Okay, you’ve decided you need a business card, but where do you get them, who designs it, and how much are they going to cost?
Before you hop online and order 500 cards shipped overnight, stop and think.
Now work backward from that. If you know your situation, you can figure out what you want this card to do. Don’t be like the tool in this video, who’s bragging about his die-cut, foil stamped, $4.00 per copy “I’m better than you are” cards. Instead, think about the details the card must include that are vital to your purpose for it.
Depending on your purpose, you may need a card with a lot of information, such as multiple emails, physical addresses, your position within the company, or even a photograph. What makes sense for one business may not for another. For example, doctors still fax prescriptions to pharmacies, so including their fax number is important. Whereas you might view a fax machine as a relic from another age because it has nothing to do with your work. So consider the purpose of your card and the information it needs to include.
A quick Internet search will reveal many card makers competing for your business. Vistaprint lets you upload your own design, or customize one of their templates, and you can get 500 cards for $9.99. Gotprint gives you a third option, where their designers will take your information, design your card, and charge you $8.50 for 500. Zazzle provides templates based on the type of business, with 11 paper types to choose from, and prices starting at $21.95 for 100 cards. Staples has a template-based service of 250 cards at $8.99, and you can pick up your cards in the store.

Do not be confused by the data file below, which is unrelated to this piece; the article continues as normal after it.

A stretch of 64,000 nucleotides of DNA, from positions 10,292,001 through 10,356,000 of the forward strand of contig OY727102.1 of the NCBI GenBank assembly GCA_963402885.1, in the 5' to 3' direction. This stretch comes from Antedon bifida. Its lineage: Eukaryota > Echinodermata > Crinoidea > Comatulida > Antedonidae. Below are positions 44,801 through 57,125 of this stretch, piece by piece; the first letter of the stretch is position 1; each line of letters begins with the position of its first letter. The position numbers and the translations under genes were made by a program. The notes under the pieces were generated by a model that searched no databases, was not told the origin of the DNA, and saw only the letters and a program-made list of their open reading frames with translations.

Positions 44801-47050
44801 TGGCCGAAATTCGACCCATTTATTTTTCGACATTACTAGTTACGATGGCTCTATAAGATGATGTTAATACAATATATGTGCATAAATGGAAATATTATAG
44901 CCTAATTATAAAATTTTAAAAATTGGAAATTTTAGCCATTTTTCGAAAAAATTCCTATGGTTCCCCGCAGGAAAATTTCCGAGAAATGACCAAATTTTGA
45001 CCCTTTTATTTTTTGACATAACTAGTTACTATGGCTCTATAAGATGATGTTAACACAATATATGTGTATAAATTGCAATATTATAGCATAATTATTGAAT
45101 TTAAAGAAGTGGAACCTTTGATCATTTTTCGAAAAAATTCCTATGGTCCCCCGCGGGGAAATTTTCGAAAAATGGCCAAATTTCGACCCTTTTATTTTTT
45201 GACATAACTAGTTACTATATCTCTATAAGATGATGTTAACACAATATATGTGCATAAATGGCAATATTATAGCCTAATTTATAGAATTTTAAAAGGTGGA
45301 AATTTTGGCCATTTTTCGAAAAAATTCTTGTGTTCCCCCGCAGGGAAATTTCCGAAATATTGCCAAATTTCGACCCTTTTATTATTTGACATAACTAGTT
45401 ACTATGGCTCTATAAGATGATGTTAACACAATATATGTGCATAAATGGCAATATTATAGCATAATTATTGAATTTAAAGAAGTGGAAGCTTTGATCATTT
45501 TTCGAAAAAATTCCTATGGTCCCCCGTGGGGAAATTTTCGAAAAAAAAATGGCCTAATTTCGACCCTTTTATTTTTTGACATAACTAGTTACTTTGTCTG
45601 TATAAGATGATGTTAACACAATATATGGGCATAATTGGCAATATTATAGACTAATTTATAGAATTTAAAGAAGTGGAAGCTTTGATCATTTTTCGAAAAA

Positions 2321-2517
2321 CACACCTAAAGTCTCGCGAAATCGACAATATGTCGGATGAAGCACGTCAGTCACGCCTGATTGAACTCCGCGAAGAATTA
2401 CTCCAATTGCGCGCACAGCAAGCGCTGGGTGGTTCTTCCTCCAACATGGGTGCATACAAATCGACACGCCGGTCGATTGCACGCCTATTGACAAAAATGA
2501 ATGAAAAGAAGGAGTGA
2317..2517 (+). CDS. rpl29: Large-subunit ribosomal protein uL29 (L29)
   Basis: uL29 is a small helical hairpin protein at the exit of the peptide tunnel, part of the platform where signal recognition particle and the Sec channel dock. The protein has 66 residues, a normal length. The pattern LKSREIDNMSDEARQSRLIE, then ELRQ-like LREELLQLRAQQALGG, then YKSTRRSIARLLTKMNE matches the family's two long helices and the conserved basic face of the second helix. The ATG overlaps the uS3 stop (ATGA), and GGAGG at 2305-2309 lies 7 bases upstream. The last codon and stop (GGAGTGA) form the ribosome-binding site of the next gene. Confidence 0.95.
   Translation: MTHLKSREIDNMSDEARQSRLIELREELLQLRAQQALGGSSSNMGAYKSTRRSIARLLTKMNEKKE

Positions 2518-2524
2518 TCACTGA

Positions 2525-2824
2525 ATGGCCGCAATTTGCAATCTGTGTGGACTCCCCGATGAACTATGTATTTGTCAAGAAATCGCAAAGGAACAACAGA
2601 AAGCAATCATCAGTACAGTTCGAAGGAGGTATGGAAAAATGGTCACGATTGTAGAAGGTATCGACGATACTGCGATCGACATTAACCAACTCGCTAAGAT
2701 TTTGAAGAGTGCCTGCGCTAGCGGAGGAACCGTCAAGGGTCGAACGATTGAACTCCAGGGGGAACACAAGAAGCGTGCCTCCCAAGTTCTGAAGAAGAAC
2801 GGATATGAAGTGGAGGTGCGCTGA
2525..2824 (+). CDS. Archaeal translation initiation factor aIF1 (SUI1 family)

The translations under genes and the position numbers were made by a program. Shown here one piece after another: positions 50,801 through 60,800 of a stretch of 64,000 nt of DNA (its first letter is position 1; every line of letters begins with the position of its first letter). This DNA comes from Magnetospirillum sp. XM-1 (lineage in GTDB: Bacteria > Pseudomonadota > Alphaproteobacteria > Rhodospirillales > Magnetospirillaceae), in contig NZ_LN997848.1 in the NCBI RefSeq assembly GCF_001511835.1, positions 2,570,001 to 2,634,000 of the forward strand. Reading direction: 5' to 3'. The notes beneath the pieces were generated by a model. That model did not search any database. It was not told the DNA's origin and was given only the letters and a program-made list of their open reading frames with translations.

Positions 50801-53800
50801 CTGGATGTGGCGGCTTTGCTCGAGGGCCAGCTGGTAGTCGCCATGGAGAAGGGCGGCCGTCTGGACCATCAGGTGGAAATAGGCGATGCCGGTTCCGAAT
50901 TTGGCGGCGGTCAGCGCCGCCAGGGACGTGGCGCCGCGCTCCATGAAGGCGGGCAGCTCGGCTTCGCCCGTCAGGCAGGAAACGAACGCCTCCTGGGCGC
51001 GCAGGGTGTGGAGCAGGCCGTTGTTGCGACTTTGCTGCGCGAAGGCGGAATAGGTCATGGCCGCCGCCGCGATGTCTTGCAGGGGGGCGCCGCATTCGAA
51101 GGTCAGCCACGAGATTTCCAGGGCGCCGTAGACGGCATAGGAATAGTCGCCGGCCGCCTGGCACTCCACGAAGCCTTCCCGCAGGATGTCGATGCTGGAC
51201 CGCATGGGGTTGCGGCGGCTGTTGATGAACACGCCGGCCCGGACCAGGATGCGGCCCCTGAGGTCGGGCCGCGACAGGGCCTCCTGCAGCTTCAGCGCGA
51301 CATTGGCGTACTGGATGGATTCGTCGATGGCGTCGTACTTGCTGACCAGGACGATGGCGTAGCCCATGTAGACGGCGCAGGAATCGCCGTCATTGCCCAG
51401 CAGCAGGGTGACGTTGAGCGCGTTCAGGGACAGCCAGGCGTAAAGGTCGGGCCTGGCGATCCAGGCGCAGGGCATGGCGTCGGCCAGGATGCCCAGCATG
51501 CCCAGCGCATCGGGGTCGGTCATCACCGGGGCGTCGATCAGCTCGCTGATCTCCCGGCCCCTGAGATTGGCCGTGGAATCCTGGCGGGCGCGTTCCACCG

There are many options out there, and prices are generally in the pennies per card range. Also, don’t forget your local printers. Why not support a local business and establish a working relationship for your other printing needs in the future?
When it comes to designing a card, the options are overwhelming. What weight of paper, color or monochrome, matte or glossy, one sided- or two-sided, metallic, foil, raised print, embossed? Then you can get into different shapes, different sizes, and even non-paper materials. It’s easy to go crazy.
It comes back to purpose. If you’re an artist or a graphic designer, you may want a colorful, memorable card that really stands out. However, for many businesses your main goal is the information on the card, so clarity is more important. If you’re not sure, keep it simple. Remember, if they can’t read it, the card is worthless.
Here’s a card from Zazzle, designed by J32. It contains a lot of information, but it’s easy to read, looks professional, and gets the job done. It’s the type of card you get from a guy who sells ink cartridges, and hey, everyone needs ink cartridges.
This card, designed by Maura Reed, is more artistic, and the contact information is moved to the back. Yet for a creative profession like photography, this card makes sense.
If you’re going for something particularly memorable, you may want a card that’s custom designed and uses special textures and fonts. Here’s a card for the Cinq Partners design firm, designed by Steve Wilson, Steph Doyle, and Nikita Prokhorov.
Ever have someone hand you a card where they scratched out their old email or former employer and scribbled in new info? How easy was that card to read? How professional did it seem? Even worse is a shiny, foil card with your name misspelled. Proof your cards, get the contact info correct, and keep them up to date.
Don’t let options and design obsession paralyze you. While it’s a reflection of your personal style, a card is ultimately a business tool. Keep in mind what you want the card to accomplish, and don’t order 10,000 copies…because some of that information will most certainly change.
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